Volvo, Mercedes-Benz Vans, Bosch, Showa Denko, IHG, Gildan and many more – the number of foreign-owned businesses in the Charleston region is growing, bringing professionals from abroad to enrich our community and increase its cultural diversity. Is this famously insular area prepared to take its place as a participant in the global community?
Many Charleston business leaders believe it is crucial to the area’s continued economic vitality to do so. As part of the region’s One Region Global Competitiveness Strategy, the Charleston Regional Development Alliance (CRDA) has established a Global Fluency Initiative to increase our appreciation of the region’s global connectivity and ease the transition for those who move here from abroad.
It’s going to be well-received by foreign nationals, says David McIntosh, director of the English Language Institute at College of Charleston. He says his students don’t always feel welcome here. An unpleasant experience many share is a trip to the DMV.
The two-pronged initiative aims to expand resources for foreign-born residents to integrate into the community, and increase local awareness of the growing diversity of cultures and the value of economic and culture connections between Charleston and the rest of the world.
“Every day our world is getting a little smaller,” said Sam Skardon, Project Director for the One Region Strategy. “The Charleston area economy is becoming a bigger player in the global economy.”
Foreign-owned businesses now account for a third of the manufacturing jobs in the region. More than two million containers of cargo worth $55 billion passed through the Port of Charleston last year, and the Charleston airport now boasts direct flights to and from London. International trade is a small but growing part of the regional economy.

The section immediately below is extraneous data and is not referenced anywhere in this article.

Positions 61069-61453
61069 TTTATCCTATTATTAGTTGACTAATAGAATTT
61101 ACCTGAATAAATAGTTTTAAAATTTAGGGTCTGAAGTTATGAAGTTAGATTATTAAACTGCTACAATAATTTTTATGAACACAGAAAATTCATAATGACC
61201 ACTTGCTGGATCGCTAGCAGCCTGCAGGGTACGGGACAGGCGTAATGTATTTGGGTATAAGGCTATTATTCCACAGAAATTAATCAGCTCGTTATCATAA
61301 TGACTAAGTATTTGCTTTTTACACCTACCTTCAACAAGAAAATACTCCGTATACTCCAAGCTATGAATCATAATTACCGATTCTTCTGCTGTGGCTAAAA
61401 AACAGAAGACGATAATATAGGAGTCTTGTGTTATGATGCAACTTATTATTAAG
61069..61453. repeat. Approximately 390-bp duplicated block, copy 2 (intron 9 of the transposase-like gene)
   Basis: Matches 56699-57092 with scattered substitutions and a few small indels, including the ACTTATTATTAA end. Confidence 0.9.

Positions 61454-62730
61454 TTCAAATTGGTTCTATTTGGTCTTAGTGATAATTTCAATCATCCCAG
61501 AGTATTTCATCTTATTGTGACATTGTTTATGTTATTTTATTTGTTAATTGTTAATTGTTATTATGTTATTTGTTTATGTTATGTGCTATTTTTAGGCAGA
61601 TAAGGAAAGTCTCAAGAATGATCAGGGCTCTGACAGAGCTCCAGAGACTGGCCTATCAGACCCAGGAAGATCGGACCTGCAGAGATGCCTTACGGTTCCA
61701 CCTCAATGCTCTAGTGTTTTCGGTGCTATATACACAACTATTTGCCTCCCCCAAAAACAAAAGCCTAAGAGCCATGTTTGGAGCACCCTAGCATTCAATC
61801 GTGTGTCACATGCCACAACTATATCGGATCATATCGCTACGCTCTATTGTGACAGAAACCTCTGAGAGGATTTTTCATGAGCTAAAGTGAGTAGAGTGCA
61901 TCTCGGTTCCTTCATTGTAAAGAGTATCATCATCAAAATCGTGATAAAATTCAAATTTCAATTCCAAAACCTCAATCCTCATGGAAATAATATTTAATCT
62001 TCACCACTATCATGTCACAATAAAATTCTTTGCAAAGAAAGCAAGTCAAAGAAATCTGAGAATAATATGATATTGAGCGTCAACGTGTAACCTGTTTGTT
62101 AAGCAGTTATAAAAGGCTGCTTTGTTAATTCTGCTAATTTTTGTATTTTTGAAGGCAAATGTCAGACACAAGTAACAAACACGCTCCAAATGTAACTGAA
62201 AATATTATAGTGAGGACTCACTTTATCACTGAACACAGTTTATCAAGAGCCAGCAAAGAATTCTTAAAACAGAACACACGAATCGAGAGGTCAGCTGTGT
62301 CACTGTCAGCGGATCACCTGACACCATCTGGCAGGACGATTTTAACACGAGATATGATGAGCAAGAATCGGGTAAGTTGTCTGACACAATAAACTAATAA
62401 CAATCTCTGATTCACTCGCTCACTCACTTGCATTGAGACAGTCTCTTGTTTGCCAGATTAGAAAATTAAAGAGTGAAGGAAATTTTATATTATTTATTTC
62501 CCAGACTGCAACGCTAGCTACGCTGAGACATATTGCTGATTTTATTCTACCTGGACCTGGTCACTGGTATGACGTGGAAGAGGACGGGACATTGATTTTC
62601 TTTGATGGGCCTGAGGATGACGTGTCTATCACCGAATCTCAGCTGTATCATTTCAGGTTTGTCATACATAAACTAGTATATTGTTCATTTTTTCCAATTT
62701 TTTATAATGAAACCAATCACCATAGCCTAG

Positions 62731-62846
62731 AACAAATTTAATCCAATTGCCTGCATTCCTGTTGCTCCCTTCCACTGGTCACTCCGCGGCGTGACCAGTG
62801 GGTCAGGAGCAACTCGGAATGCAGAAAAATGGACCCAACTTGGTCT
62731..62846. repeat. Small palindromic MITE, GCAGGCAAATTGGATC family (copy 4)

Foreign students have comprised a growing percentage of graduate students taking courses at local colleges and at the Lowcountry Graduate Center over the past decade.
Just beginning its second year in this initiative, the CRDA created the online Charleston Community Guide, providing an overview of the three-county region for new and existing residents. It includes an international section updated by the Global Fluency action teams, which lists local international cultural organizations, religious organizations, and ethnic foods venues. A resident from India, for example, could discover the Indian Association of Greater Charleston, the location of the nearest Hindu Temple, and the sites of the two local Indian restaurants.
The initiative has also worked with the Charleston airport to post multi-lingual signage, a small act that can make foreign visitors and residents feel more at home.
At the same time, Skardon says, the organization is attempting to reach out into the community to raise awareness about the importance of opening our arms to new residents from other countries. “We’re trying to make multinational culture an integral part of the community. For example, when international executives come with their families, the trailing spouse sometimes has difficulty finding employment or making connections. We want to help those families integrate into the community and feel welcome,” he said.
“We’re trying to make multinational culture an integral part of the community. For example, when international executives come with their families, the trailing spouse sometimes has difficulty finding employment or making connections. We want to help those families integrate into the community and feel welcome,” he said.
David McIntosh agrees. He says some spouses have signed up for ESL classes despite their mastery of the language, just to have a certificate that proves their fluency.
The Global Fluency Initiative plans to engage more multinational organizations and participate in more multinational events around town in 2019. “We’re looking to expand our partnerships with community organizations and individuals who want to be involved and spread the message,” noted Skardon. “If you’d like more information please email us at email@example.com.”